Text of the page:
I am talking about the tech meeting on Zoom yesterday for the upcoming staged reading of my play, Tell My Bones.
I just kept in the background, off camera, and listened to everybody, since it wasn’t a meeting that needed me to be there, really. Except to answer one question about one of the songs in the opening scene. But it was so exciting for me to see these people who are putting on the reading of my play. And to hear about all the really complicated stuff they are coordinating.
Yesterday, I listed here on the blog all the various tech people involved, but I found out at the meeting that there are an additional four people: one in charge of marketing and social media, and 3 marketing assistants. And that the marketing has already gotten underway. (Wow!!)
So this means, 10 tech people and 11 actors to bring this staged reading to life. (And this is just a reading, not a performance!) That is just really thrilling to me.
There were a couple of things that I found interesting. The main one being that, once the play is written and a director and tech people get onboard, the play becomes theirs, really. Almost a living vehicle that has very little to do with the playwright (which is okay and how it should be, since live theater is a living thing).
Still, I have lived with this play, in its various stages of rewrites, for 8 years now. And suddenly it has taken on an identity that is entirely different — it is so full of life now. It is its own entity. It is really just thrilling to me. (And this isn’t even watching any of the actors yet — all the coordinating that’s happening now is just to get the play ready for the actors to give it even more life.)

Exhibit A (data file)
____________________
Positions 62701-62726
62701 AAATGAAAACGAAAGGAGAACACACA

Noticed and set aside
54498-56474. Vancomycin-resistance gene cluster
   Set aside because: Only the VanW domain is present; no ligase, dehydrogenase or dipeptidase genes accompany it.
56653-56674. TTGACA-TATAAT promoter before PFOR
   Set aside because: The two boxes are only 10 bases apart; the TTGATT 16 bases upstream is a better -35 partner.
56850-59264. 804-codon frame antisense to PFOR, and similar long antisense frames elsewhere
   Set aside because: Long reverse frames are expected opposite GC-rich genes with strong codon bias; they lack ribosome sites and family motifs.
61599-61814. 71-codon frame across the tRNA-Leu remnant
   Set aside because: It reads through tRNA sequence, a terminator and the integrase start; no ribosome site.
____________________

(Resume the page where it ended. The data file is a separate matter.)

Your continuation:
The other thing that I found interesting was that, at first, I felt a little “less-than”, watching all these people in this meeting who hold important positions in theater and the execution of it, and they have these amazing higher educations (meaning, at the college level). And while I did go to college as a Theater Major, I didn’t last very long because I hated the college that my parents made me go to. Even though it had a respected Theater Department, I hated the school and I hated the city it was in. But my parents made me go there because they considered me mentally ill, and while I did live at the college, I wasn’t allowed to be too far away from a parent in case I lost my mind again.